Monday, Jan. 18, 2010 | 2 a.m.
In trying to hash out the lessons learned from the collapse of the economy, 70 of Southern Nevada’s business leaders, academics and politicians returned to a suggestion that has been around for years: Diversify the local economy.
It was nowhere near a revelation. But during good times, it was easy to let the status quo continue, so the region relied heavily on gaming, tourism and growth-fueled industries such as construction and real estate. Having all the local economy’s eggs in one basket is the main reason Southern Nevada is in a deeper hole than the rest of the nation — and is expected to take longer to climb out.
So when the Lied Institute of Real Estate Studies at UNLV gathered the opinions and observations of community leaders for its “What Happened? What’s Next? Can We Hit the Reset Button?” report, one consensus was a hope that maybe things got bad enough this time that everyone would finally recognize that economic diversification is crucial.
The problem is that it will take more spending to get there. For one thing, economic diversification will require a greater investment in K-12 and higher education, says John Restrepo, principal of Restrepo Consulting Group, who gave presentations on the economy during the series of round-table discussions that were the basis for the report.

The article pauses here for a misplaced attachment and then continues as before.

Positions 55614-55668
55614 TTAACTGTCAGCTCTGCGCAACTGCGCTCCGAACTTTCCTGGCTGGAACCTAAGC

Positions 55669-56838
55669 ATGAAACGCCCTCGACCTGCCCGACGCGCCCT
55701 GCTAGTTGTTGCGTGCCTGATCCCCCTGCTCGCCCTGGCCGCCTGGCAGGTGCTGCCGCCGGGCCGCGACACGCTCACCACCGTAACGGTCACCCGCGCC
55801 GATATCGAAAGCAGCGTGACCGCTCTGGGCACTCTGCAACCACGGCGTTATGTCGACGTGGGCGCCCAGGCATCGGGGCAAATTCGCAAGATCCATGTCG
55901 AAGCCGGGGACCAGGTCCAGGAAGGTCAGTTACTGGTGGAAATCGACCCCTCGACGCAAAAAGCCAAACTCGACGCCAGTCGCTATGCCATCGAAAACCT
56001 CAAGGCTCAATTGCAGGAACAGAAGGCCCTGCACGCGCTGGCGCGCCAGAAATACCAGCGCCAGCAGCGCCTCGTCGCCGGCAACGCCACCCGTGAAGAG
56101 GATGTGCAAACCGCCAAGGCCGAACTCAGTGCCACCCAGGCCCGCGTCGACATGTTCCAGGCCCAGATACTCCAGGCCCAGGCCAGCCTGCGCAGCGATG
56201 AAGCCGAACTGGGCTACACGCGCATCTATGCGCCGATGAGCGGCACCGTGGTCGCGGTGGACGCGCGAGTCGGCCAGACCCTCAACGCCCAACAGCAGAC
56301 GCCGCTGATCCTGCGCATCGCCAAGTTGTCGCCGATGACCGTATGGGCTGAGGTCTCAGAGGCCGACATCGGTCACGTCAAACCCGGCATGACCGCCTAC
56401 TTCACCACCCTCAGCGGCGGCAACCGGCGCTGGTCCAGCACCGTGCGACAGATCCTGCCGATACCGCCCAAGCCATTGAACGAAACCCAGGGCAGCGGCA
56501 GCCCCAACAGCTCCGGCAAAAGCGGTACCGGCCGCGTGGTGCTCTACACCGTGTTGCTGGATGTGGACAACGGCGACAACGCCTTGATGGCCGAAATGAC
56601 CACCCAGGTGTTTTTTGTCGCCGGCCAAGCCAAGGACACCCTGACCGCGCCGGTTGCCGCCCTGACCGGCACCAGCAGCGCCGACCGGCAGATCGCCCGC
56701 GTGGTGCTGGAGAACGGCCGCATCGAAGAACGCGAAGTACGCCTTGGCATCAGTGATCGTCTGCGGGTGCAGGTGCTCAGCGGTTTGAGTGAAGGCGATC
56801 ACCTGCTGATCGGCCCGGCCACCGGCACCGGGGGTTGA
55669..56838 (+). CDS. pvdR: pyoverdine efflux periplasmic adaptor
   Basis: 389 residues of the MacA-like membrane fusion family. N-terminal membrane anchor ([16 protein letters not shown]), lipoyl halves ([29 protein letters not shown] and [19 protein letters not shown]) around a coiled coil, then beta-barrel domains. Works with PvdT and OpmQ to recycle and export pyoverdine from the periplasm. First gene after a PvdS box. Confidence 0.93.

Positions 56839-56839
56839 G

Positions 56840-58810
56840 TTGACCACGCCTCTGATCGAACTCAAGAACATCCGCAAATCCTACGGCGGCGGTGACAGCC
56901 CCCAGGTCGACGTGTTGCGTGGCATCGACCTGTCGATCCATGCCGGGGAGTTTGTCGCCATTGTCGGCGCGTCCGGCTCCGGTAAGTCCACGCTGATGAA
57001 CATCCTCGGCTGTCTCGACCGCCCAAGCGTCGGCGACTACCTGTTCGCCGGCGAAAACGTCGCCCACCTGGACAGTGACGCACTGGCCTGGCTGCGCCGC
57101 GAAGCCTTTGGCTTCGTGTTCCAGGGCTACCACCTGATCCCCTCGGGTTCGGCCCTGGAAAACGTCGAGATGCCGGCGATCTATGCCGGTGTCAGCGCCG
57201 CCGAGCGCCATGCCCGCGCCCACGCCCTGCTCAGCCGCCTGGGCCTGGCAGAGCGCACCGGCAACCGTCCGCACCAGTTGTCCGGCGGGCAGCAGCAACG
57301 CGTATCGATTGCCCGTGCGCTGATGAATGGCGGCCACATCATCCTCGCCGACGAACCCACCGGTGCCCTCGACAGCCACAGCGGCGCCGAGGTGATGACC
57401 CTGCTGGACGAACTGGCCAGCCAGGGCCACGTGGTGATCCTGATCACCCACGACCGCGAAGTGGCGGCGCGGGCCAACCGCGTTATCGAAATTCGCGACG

Why education? Because Las Vegas must do more to improve the quality of the workforce to get more businesses — and a greater variety of businesses — to set up shop here, Restrepo said.
Henderson Councilwoman Debra March, who put together the round-table panel when she was executive director of the Lied Institute, says this is a crucial time and potential turning point in the region’s future when it comes to creating a diverse economy.
“We can and we must hit the reset button — not to recreate what we’ve had in the past, but to create something much better — a vibrant and sustainable community with a diverse economy, and a top-notch educational system that attracts new business for its ability to educate its workforce,” March said.
It’s striking that the Las Vegas Convention and Visitors Authority spends $90 million a year promoting the resort industry around the world, but the Nevada Economic Development Commission has only a $6 million budget to attract businesses, she said.
John Vorsheck, chairman of the group that produced the report, said Las Vegas is a household name similar to Coca-Cola, Apple or Nike. The region has a lot to offer businesses and needs to get that word out.
Somer Hollingsworth, president of the Nevada Development Authority, a nonprofit group that helps lure businesses to the region, agrees that more needs to be done to diversify the economy.
He said there has been little money to compete against states that provide incentives to lure companies and pay for marketing campaigns, thus getting the word out about advantages of moving to the state. Nevada could take advantage of tax woes in states such as California and New Jersey and possibly hire someone based in California to help lure companies, he said.
“You have got to put that message out there and let people know about it,” Hollingsworth said. “We have never put an emphasis on diversification (as a state).”
The Nevada Development Authority has a $1.3 million budget in addition to $1 million from the state for marketing, Hollingsworth said. Similar organizations in Arizona have more funding, he said.
“We hope this is a wake-up call to the more thoughtful members of our community — leaders both in business and elected officials — that once we get through this recession, we can’t go back to the old ways,” Restrepo said. “That is the hope. We shall see.”
A version of this story appears in this week’s In Business Las Vegas, a sister publication of the Sun.